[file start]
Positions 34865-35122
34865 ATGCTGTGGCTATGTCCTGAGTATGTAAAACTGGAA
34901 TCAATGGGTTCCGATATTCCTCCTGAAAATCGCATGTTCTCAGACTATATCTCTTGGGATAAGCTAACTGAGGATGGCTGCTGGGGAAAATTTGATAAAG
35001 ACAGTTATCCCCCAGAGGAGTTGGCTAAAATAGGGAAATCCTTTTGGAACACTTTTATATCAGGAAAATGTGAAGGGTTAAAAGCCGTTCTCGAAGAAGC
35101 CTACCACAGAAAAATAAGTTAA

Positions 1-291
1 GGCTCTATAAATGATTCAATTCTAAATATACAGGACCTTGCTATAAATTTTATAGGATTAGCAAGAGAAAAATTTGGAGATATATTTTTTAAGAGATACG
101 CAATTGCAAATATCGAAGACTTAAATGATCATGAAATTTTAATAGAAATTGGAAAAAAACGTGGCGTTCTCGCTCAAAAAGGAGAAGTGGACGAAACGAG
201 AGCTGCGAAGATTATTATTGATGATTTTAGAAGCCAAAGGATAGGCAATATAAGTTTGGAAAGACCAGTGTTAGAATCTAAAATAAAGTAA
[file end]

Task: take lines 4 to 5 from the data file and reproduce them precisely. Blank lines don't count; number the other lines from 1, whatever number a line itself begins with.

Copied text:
35001 ACAGTTATCCCCCAGAGGAGTTGGCTAAAATAGGGAAATCCTTTTGGAACACTTTTATATCAGGAAAATGTGAAGGGTTAAAAGCCGTTCTCGAAGAAGC
35101 CTACCACAGAAAAATAAGTTAA